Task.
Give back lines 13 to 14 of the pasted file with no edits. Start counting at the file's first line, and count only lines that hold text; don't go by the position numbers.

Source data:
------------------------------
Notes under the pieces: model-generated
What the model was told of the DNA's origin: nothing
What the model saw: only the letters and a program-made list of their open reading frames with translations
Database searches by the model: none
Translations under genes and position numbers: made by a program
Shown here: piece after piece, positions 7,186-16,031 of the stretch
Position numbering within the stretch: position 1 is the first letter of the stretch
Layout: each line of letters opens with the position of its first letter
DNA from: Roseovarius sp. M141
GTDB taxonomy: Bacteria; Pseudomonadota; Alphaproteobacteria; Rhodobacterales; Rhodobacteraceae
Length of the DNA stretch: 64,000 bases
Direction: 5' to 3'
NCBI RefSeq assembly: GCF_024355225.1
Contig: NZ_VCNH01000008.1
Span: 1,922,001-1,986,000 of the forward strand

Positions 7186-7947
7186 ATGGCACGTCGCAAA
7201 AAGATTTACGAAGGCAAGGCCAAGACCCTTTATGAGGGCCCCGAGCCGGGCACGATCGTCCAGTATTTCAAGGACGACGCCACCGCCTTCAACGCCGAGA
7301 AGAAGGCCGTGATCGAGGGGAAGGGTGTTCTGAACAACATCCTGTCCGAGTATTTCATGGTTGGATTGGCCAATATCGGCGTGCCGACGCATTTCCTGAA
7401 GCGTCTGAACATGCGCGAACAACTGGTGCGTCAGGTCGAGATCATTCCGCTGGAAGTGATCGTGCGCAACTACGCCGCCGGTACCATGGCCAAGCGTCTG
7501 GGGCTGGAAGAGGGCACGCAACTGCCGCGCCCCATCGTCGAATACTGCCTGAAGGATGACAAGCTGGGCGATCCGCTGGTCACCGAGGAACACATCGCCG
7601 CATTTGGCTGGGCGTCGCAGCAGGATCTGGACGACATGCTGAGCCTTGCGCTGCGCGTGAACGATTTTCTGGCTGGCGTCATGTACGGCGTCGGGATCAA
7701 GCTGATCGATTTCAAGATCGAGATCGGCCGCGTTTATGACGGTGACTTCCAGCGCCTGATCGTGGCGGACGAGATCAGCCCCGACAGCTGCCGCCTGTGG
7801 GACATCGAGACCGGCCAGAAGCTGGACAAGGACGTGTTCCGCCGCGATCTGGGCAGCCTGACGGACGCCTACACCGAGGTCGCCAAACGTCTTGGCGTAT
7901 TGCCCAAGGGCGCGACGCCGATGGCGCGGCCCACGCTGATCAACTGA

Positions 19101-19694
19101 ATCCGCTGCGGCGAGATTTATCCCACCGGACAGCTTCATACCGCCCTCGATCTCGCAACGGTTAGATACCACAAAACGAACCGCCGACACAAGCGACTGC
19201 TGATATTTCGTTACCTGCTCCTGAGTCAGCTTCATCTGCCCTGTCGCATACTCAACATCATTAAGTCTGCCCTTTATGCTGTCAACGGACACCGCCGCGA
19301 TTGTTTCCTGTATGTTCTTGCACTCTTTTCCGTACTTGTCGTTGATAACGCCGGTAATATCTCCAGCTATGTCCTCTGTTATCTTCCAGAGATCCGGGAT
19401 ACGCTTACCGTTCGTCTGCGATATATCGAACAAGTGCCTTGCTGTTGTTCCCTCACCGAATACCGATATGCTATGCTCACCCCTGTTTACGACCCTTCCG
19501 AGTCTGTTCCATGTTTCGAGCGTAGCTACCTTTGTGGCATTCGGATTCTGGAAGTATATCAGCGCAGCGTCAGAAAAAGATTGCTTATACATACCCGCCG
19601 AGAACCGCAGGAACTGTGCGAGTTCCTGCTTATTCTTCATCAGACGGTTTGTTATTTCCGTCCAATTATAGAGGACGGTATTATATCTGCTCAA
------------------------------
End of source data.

NCBI RefSeq assembly: GCF_024355225.1
Contig: NZ_VCNH01000008.1